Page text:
Thursday, 14 January 2010

A Midsummer Night's Dream by William Shakespeare

Title: A Midsummer Night's Dream by William Shakespeare

Summary: Demetrius and Lysander both want Hermia but she only has eyes for Lysander. Bad news is, Hermia's father wants Demetrius for a son-in-law. On the outside is Helena, whose unreturned love burns hot for Demetrius.

Hermia and Lysander plan to flee from the city under cover of darkness but are pursued by an enraged Demetrius (who is himself pursued by an enraptured Helena). In the forest, unbeknownst to the mortals, Oberon and Titania (King and Queen of the faeries) are having a spat over a servant boy.

The plot twists up when Oberon's head mischief-maker, Puck, runs loose with a flower which causes people to fall in love with the first thing they see upon waking. Throw in a group of labourers preparing a play for the Duke's wedding (one of whom is given a donkey's head and Titania for a lover by Puck) and the complications become fantastically funny.

Yes, it's a play - really, this is the first play I've read on my own for fun. I read plays in school and I own The Crucible and The Complete Works of Shakespeare but I've never just decided to read a play for the fun of it but I bought Romeo and Juliet and A Midsummer Nights Dream and decided to change that.

[Note: The Complete Works of Shakespeare is a massive book and not very good for just reading, it's fine for referencing but it's awkward and annoying to try and read a whole play from it - which is why I've started buying individual copies of his plays]

Anyway, onto the review.

I've always loved Shakespeares stories and he is very poetic but this is the first time I've read an entire one of his plays -- quotes, essays, descriptions, summaries, I've read all of those so I'm familiar with the stories and his style but I always thought it might be a bit of a drag to read one of his plays because of the language he uses.

I was wrong though, after the first few pages you get used to it and can appreciate his way with words and his humour. I actually finished it pretty quickly, about two hours (with distractions, lots of distractions - word of advice, don't read Shakespeare while babysitting, just don't).

As for the story itself, A Midsummer Nights Dream has always been one of the Shakespeare plays I liked best - I like Helena's character best, she's actually quite relatable for a lot of girls, I mean ever loved a guy who didn't love you back? Ever loved a guy who liked your friend instead? At one point or another it's sure to happen at least once in every girls life.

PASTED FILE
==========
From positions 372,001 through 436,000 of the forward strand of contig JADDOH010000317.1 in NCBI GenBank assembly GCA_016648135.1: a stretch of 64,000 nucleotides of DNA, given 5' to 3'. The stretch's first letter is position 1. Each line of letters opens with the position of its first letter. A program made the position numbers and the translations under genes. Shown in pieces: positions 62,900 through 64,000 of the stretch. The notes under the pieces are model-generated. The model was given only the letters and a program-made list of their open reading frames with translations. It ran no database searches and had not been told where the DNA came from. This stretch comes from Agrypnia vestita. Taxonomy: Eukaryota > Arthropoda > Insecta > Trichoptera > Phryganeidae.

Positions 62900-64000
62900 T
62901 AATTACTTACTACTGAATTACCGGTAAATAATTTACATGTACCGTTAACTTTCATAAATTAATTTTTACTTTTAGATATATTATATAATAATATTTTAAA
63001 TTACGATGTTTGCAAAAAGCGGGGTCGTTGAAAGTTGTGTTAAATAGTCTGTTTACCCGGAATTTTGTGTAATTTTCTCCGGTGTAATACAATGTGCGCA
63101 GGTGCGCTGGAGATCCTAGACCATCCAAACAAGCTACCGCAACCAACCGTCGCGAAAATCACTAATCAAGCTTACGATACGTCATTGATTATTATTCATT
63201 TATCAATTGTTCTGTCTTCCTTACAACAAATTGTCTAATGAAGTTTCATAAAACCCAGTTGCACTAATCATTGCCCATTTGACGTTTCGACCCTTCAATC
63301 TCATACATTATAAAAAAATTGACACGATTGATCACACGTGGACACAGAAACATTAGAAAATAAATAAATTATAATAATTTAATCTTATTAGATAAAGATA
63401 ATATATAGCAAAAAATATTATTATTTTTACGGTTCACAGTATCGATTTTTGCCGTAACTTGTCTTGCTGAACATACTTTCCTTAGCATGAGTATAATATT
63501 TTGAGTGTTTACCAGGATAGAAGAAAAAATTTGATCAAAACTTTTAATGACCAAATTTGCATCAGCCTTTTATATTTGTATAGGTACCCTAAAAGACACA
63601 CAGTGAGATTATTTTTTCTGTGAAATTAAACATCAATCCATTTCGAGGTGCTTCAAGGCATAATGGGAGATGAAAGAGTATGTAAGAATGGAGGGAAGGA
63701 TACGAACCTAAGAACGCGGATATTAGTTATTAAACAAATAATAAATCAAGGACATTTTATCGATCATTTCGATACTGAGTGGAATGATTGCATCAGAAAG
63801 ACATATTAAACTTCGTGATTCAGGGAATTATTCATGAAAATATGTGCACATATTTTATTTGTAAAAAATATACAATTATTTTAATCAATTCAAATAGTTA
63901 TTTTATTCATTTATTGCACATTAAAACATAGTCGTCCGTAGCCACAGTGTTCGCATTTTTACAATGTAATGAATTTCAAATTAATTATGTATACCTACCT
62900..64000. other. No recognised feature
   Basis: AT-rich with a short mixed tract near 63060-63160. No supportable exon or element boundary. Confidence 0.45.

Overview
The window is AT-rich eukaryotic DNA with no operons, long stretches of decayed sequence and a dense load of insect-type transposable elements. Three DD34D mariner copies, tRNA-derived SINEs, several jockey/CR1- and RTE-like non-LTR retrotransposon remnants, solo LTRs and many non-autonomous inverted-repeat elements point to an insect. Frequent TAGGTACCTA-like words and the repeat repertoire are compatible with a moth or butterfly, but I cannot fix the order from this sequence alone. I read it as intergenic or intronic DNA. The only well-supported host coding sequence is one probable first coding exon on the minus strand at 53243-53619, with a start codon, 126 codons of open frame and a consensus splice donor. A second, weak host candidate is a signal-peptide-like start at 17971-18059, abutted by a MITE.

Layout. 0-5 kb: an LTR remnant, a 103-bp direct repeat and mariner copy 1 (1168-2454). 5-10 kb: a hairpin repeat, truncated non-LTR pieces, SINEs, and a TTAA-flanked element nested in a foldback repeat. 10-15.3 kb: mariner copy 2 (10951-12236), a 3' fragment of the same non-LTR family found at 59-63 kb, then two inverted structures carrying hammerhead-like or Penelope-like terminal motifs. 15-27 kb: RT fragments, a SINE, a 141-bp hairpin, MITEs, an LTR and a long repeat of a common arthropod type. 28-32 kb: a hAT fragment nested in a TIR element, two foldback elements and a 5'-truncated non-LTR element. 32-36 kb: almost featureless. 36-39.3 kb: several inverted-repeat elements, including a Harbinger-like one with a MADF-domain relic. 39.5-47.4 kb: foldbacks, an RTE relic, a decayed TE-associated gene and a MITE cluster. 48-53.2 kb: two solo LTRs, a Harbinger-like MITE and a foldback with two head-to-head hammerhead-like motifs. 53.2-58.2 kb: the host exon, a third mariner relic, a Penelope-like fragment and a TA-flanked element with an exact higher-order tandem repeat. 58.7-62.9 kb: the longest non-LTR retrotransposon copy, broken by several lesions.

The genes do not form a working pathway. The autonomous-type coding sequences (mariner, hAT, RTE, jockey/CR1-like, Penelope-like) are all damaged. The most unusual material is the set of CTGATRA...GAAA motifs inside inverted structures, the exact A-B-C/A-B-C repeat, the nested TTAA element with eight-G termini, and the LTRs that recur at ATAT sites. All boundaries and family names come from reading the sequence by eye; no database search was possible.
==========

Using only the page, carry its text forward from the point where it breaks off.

My favourite part:

I frown upon him, yet he loves me still.


O that your frowns would teach my smiles such skill!


I give him curses, yet he gives me love.


O that my prayers could such affection move!


The more I hate, the more he follows me.


The more I love, the more he hateth me.


His folly, Helena, is no fault of mine.


None, but your beauty: would that fault were mine!
Some of the parts of the story were a little slower and less interesting than others, like the parts with the actors rehearsing the play (a play within a play, awesome) but the Helena/Demetrius/Lysander/Hermia love square was awesome and the parts with the fairies actually managed to make me laugh out loud sometimes.

If you're not familiar with the story and you're not really up for reading Shakespeare then check out the movie Get Over It, it's a modern retelling of the play (kind of like the same way 10 Things I Hate About You, O and She's The Man are all putting a modern spin on the stories) or I'm sure there's some more traditional movie versions (I just haven't seen them yet to recommend them).

I think everyone should read at least one Shakespeare play in their lifetime--for fun, not because they're forced by a teacher--just to see what all the fuss is about, reading it on your own is different from reading it in a class because you're not over analysing it and picking the story apart or critically reading it when you read it on your own.

Sorry if this review is a little scattered, what I'm basically trying to say is that I liked it and Shakespeare definitely earned his literary legend status.


P.s. Here is the trailer for Get Over It, for anyone that is interested/hasn't seen it before (it's a really funny and sweet movie).


  1. This is the first time I've read a review on classic like Shakespeare! The conversation between Helena and Hermia is a little confusing, I don't understand the language, but I understand some of it.... I don't think I'm ready for Shakespeare!

  2. Shakespeare used to plague my existence back in high school, but I love it now! Great review :)

  3. Translation of the Helena and Hermia scene:

    Hermia: I hate him and give him disapproving looks all the time but he still wants me.

    Helena: My smiles could learn a few things from your evil looks then.

    Hermia: I insult him/curse him but he still loves me.

    Helena: I wish that my being nice to him could recieve such affection.

    Hermia: The more I hate him, the more he pursues and loves me.

    Helena: The more I love him, the more he hates me.

    Hermia: It's not my fault that he loves me, I don't encourage it or want it.

    Helena: No it's not your fault, the only thing that is, is your beauty - I wish I had that fault, maybe then he would love me instead.

    I fail at translating, but that's the gist of it - Hermia is saying that she doesn't want or like Demetrius and Helena is saying she loves him and wishes she could be more like Hermia so he would love her too. =P

  4. A classic that is always a wonderful read!




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